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The Evolution of Citizenship: Economic and Institutional Determinants

  • Graziella Bertocchi

    (University of Modena and Reggio Emilia, CEPR, CHILD and IZA)

  • Chiara Strozzi

    (University of Modena and Reggio Emilia)

We investigate the origin and evolution of the legal institution of citizenship. We compile a new data set on citizenship laws across countries of the world which documents how these institutions have evolved from the legal tradition of common and civil law established in the course of the 19th century. We show that in the postwar period citizenship laws have responded endogenously and systematically to economic and institutional determinants. Original citizenship laws tend to affect the current legislation persistently, with a particularly strong tendency for jus sanguinis to be preserved despite discontinuities in the transplanting process for former colonies. The presence of a large stock of migrants tends to limit the application of jus soli elements, although there is also evidence of a contrasting tendency for those jus sanguinis countries exposed to large immigration. The results hold after controlling for additional factors such as the degree of democracy, border stability, the welfare burden, demographics, and cultural characteristics.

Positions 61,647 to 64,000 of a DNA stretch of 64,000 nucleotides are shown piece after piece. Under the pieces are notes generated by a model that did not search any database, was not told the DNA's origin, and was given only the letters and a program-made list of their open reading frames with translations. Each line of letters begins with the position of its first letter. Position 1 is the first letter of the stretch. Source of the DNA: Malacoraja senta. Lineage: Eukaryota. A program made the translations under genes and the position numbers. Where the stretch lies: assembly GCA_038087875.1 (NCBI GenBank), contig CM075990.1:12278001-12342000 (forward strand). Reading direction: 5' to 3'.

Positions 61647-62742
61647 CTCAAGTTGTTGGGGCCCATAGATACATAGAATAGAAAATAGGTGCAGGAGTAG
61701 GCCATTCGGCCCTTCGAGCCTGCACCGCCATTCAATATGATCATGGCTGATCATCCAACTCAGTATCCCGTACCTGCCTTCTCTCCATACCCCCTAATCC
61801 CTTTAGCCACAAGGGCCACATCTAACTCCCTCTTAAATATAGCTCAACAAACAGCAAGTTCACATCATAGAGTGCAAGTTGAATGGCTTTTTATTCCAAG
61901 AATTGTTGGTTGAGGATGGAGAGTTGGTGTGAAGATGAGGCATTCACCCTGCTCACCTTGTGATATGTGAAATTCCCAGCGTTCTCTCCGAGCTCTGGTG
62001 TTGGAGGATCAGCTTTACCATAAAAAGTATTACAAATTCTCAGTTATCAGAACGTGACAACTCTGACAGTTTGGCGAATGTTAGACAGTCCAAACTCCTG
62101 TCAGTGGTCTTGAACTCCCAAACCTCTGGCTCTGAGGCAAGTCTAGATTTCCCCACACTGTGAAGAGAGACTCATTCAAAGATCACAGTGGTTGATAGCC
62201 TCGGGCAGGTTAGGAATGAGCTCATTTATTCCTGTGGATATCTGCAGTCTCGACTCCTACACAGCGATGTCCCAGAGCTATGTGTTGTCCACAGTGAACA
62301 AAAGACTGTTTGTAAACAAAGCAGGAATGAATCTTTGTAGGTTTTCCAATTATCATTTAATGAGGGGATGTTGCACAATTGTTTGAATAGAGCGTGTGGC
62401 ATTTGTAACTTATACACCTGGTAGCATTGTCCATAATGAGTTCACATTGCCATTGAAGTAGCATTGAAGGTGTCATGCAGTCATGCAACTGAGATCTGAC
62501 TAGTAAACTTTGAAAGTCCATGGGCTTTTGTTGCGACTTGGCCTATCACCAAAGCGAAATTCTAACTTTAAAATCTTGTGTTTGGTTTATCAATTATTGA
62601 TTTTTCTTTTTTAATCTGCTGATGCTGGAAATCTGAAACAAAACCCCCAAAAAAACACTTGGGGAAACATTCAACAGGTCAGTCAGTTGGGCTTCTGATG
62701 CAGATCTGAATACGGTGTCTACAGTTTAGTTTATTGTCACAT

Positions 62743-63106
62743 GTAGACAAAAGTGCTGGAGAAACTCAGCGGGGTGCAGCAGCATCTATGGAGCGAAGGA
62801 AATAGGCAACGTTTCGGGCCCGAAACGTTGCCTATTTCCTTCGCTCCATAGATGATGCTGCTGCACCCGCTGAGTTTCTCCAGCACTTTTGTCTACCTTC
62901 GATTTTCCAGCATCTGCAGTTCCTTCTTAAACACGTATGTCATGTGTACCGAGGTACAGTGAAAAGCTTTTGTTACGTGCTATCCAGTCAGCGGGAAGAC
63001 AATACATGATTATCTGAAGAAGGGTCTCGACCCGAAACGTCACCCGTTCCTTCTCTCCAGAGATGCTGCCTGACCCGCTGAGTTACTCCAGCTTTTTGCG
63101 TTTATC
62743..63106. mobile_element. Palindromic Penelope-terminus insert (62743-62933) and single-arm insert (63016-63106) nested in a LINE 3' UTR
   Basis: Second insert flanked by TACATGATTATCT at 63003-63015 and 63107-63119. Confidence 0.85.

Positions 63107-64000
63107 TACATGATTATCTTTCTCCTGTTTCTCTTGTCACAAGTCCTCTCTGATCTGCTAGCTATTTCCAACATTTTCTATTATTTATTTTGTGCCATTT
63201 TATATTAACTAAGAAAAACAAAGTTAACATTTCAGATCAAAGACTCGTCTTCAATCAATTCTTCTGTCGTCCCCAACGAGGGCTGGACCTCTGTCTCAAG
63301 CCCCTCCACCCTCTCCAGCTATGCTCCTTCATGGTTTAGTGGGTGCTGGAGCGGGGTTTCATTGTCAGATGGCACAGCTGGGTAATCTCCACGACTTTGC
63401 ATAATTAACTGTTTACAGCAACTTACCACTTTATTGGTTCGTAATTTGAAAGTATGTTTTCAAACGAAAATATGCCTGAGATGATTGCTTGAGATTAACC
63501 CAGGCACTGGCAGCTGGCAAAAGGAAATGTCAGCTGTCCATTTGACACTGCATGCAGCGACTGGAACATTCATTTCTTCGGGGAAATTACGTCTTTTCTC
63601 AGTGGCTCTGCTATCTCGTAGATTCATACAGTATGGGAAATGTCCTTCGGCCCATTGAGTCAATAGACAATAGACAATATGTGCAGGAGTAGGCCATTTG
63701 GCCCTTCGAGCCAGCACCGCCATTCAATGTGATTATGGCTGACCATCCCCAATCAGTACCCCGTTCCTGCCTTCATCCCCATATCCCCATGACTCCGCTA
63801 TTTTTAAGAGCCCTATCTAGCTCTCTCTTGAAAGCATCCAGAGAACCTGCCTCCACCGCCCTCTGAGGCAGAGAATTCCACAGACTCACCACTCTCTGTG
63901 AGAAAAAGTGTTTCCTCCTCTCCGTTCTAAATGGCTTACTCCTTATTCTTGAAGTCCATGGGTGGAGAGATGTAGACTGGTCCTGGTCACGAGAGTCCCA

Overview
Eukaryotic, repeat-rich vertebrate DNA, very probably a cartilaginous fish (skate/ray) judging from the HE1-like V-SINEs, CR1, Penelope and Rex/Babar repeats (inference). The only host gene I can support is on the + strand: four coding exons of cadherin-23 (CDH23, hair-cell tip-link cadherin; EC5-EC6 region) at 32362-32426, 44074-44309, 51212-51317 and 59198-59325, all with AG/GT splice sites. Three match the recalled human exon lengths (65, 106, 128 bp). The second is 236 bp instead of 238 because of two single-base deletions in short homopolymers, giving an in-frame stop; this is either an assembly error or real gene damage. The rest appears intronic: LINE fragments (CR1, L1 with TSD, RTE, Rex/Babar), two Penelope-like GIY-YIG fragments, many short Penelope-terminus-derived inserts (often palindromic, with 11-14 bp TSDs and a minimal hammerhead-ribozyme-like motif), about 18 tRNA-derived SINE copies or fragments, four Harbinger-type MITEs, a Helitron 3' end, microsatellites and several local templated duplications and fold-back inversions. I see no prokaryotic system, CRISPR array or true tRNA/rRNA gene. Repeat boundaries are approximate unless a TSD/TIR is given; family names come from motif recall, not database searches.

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Paper provided by Centro Studi Luca d'Agliano, University of Milano in its series Development Working Papers with number 211.

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Date of creation: 15 Jun 2006
Date of revision:
Handle: RePEc:csl:devewp:211
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